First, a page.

Ask a Mechanic | Oval Chainring Front Derailleur Setup

Question: Do you have any tips for installing oval chainrings and fine-tuning the front derailleur for their use? From: Rhett

Answer: As more and more riders make the switch to oval chainrings, this question is coming up a lot these days. Before we dive in it should be said that front shifting with oval chainrings isn’t quite on par with round chainrings, so even with these tips, which will help immensely, you should temper your expectations.

Nearly every oval chainring front derailleur setup can benefit from a shim placed between the frame braze-on and the front derailleur. This shim angles the rear of the derailleur down and moves it back to help clear the taller rings while putting the cage in a better position to push the chain down to the small ring.

Both SRAM and Rotor make these types of shims. The type and size of shim that you need will depend on the bike’s seat tube angle and the position of the front derailleur braze-on. In some cases they are not required at all, however Rotor makes both a large shim and a small shim to accommodate any bike. Simply choose the shim and its orientation that places the outer arch of the front derailleur’s cage 1-1.5mm from the tallest portion of the chainring as shown in this pdf. They are easy to install because the tuning process is essentially the same as a round chainring setup.

Start by shifting the front derailleur into the small chainring and then loosen the cable anchor bolt. Put the derailleur into a position that places the outer plate on the derailleur as close to the tallest tooth on the ring as possible without it touching while making sure the outer cage is parallel to the big chainring, unless it is a SRAM Yaw front derailleur (for instructions on how to align a SRAM Yaw front derailleur click on the highlighted link). Then use a torque wrench to torque the derailleur fixing bolt down to spec.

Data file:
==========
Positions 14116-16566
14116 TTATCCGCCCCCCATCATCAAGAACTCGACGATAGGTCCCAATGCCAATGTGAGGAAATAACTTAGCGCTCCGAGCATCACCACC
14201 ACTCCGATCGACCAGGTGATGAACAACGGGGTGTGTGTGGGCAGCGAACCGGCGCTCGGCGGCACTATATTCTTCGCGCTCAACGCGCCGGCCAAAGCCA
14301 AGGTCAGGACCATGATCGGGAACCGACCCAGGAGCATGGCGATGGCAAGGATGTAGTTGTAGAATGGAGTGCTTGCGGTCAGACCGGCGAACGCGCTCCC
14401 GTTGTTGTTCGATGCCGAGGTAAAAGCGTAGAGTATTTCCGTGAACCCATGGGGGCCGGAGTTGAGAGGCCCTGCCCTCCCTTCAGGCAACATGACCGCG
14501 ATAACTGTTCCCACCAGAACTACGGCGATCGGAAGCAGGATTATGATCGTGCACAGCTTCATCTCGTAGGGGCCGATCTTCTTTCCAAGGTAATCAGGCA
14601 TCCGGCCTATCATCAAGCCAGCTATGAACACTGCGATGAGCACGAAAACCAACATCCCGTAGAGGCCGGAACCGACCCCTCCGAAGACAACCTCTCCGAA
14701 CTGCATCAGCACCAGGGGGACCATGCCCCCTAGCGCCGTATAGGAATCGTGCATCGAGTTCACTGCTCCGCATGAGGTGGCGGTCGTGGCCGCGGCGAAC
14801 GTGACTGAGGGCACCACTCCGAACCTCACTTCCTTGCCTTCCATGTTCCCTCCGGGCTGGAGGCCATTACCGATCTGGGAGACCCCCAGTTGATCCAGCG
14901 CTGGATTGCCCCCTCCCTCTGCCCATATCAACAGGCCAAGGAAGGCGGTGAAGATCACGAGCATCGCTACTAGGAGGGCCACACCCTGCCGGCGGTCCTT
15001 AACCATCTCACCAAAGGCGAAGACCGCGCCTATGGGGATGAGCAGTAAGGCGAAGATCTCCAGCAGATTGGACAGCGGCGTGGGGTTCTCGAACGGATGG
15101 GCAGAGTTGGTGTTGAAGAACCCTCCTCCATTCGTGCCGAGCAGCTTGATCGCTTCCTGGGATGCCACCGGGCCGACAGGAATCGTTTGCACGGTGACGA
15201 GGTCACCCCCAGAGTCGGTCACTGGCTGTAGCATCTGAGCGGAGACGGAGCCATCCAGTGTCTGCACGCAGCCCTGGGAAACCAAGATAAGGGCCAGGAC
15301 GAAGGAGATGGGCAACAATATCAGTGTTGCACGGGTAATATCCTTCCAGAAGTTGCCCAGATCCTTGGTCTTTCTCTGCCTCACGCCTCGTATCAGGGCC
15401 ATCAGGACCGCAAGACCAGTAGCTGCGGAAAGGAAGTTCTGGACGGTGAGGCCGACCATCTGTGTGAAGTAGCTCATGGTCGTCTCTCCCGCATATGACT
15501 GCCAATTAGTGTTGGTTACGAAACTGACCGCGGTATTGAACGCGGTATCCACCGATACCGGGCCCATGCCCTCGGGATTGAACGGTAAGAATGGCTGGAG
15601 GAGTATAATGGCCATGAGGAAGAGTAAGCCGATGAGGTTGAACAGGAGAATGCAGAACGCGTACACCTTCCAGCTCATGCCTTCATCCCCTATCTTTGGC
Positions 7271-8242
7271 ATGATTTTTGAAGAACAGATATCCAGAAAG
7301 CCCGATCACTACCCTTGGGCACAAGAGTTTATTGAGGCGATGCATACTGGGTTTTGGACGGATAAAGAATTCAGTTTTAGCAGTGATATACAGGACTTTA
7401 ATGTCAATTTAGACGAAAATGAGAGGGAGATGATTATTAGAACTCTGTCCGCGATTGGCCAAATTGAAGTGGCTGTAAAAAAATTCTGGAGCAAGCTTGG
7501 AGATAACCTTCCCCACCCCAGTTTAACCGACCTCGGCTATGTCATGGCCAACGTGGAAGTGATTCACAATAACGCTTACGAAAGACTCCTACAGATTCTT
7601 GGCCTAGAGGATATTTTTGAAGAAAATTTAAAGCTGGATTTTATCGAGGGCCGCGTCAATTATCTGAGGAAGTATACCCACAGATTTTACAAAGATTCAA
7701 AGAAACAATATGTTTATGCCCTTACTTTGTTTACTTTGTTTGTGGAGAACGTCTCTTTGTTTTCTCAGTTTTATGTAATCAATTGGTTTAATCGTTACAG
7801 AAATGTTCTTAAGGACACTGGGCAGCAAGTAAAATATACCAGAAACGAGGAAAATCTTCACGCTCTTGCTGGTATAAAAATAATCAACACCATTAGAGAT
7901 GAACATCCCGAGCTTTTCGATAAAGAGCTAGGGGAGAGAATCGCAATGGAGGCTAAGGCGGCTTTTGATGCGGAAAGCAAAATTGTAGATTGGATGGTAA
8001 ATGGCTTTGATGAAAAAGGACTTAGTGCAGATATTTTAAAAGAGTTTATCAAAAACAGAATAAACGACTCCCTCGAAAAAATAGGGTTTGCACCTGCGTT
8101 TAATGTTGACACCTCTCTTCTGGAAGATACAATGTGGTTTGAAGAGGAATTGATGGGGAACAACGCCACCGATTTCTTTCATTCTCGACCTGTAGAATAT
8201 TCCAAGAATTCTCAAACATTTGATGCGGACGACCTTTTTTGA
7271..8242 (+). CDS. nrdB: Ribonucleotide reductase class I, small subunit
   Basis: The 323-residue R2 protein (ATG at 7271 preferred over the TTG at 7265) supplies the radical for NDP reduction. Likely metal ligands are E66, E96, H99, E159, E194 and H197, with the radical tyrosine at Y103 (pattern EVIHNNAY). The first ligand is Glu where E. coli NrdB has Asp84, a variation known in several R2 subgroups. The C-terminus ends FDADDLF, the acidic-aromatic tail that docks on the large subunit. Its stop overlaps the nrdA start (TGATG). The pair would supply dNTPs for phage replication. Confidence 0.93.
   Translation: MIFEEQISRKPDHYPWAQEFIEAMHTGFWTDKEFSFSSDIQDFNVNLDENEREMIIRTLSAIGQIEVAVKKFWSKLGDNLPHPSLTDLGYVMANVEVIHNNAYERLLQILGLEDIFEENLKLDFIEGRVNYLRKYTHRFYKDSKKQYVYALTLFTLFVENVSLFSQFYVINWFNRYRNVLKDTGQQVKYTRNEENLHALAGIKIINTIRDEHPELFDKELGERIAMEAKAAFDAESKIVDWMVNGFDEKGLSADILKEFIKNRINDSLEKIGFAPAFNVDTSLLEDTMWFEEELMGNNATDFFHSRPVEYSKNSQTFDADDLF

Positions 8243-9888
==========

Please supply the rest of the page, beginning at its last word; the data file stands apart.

Set your low limit screw so that when the rear derailleur is shifted into the large cog, the inside of the derailleur cage is as close as possible to the chain without it touching. Then pull the cable tight and torque the cable fixing bolt down to spec.

Shift the rear derailleur into the middle of the cassette and then shift the front derailleur into the big ring. If the front derailleur is struggling to push the chain up to the big ring, then you’ll need more cable tension. Use your barrel adjuster to do this. If you don’t have a barrel adjuster then you’ll have to tighten the cable at the cable anchor.

Shift the rear derailleur to the smallest cog and check to see if the chain is rubbing on the cage of the derailleur. If it is, back out the outer limit screw. You want the outer part of the derailleur cage as close to the chain as possible without rubbing. If the derailleur is shifting into the big ring just fine, check to make sure that your limit screw is tightened down until it bottoms out on the derailleur. This will prevent it from over shifting and dropping the chain off the outside of the big ring. With the high limit set, back it off just a quarter of a turn to allow the derailleur to barely overshift and push the chain to the big ring just a little quicker.

Perform some front derailleur test shifts while the rear derailleur is shifted into a variety of gears in the back. You may want to fine tune your cable tension and limit screws after performing the test shifts to make sure that your shifting is as good as it can be.

Welcome to our Ask a Mechanic column where our expert mechanics Daniel Slusser and Greg O’Keeffe answer your bike maintenance questions. If you have a question for us, please post it on the Art’s Cyclery Facebook Wall or e-mail Daniel directly at daniel.slusser@artscyclery.com. To see more great how to videos click on the highlighted link to subscribe to our YouTube channel and stay up to date on each episode of the Art’s Cyclery/VeloNews Ask a Mechanic Series.

2015-12-16T15:53:25-08:00